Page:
The American political system may just be about to wake up and inching torward bipartisanship. The failure of the Republicans to “repeal and replace” Obamacare after seven years of pounding the table is a “big fail.”
After controlling both houses of Congress and the White House the Republicans, at the end of the day, couldn’t get it done.
We stand by our major conclusion in our post, A Few Thoughts On Why Health Care Went Down, when the first House healthcare bill went down. Most noteablely,
… the large majority of the country wants universal affordable health care and the next bill will be one to repair Obamacare. – Global Macro Monitor
This is not a political statement — so hold off on the hate mail — but it is a fact supported by the polling data.
“…the Congress must now return to regular order, hold hearings, receive input from members of both parties, and heed the recommendations of our nation’s governors.” – Sen. John McCain
Imagnine what would happen if President Trump now picks up the phone to Chuck Shumer to negotiate a fix to the health care system? Probably worth 2,000 Dow points and it could reigvorate the Trump agenda. After all, wasn’t President Trump elected to transcend politics and get things done?
Or, how about Chuck Schumer reaching out to President Trump – we know the President likes that – and get the ball rolling? Look how President Trump changed his tone on the Paris Climate Accord after President Emmanual Macron reached out to him.
…at a joint press conference before French and American journalists at the Élysée Palace, Trump indicated he may reconsider his decision.
“Something could happen with respect to the Paris accord,” he told reporters with typical Trump-like vagueness. “We’ll see what happens.” – Daily Beast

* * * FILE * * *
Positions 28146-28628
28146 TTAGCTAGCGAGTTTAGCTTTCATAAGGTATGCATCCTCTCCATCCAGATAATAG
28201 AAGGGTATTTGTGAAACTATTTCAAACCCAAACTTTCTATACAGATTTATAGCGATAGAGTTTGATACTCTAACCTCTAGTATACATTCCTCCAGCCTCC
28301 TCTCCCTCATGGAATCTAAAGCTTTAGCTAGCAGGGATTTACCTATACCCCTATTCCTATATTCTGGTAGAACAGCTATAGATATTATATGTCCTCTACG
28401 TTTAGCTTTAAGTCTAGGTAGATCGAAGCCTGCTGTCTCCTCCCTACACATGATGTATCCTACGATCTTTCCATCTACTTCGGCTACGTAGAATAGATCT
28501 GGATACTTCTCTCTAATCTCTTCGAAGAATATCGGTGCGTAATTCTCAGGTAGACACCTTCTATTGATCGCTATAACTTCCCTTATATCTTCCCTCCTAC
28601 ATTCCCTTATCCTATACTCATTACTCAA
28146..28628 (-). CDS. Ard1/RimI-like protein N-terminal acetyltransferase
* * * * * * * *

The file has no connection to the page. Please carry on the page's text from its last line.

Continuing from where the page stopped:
Come on, get it together, politicos! Let’s get some things done! Do it for Jamie!
The Fallacy That Health Care is 18 percent of GDP
While we are in this space, let’s set the record straight.
There is the notion out there that healthcare is 18 percent of GDP. This is technically incorrect as that anlaysis wrongly conflates apples with oranges, for example. Gross domestic product is calculated on a value-added basis. Whereas spending, in most cases, does not, as it often includes costs of intermediate goods.
It is probably true to say that the U.S. spends 18 percent of GDP on health care, but it is not true to say health care is 18 percent of the U.S. economy. In fact, on a BEA defined value-added basis health care is only 7.4 percent of U.S. GDP, smaller than the real estate sector, for example, which is now the largest subcomponent of GDP.
The Bureau of Economic Analysis explains the differences,
Since the circular flow of macroeconomic expenditures (demand) or income (supply) are consistent, these different measures should produce the same result for the U.S. economy as a whole. Industry-level value added (income) data are published in the GDP by industry accounts by BEA. One challenge for applying this relationship to the health sector is that of the 65 unique industries identified in these accounts, only two of them clearly are health care industries: ambulatory health care services and hospitals and nursing and residential care. The combined value added (supply) of these two sectors was 6.6 percent of GDP in 2012, well short of health expenditures’ (demand) share of 17.2 percent of GDP. One reason for this gap is that some important health care activities are subsumed in other industries. Among these are pharmaceutical manufacturing, which is part of the chemicals industry; electro-medical and therapeutic apparatus manufacturing, which is part of the computer and electronic products industry; and medical equipment and supplies manufacturing, which is included in the miscellaneous manufacturing industry. – BEA
New Measures of GDP
Our good friend, Jose Cerritelli, and legendary M.I.T. eonomist is doing some good research on the shortfalls of measuring GDP. In many developing countries the data are no better than educated guesses. In fact, some are now using satellite-recorded luminosity as a proxy for economic activity.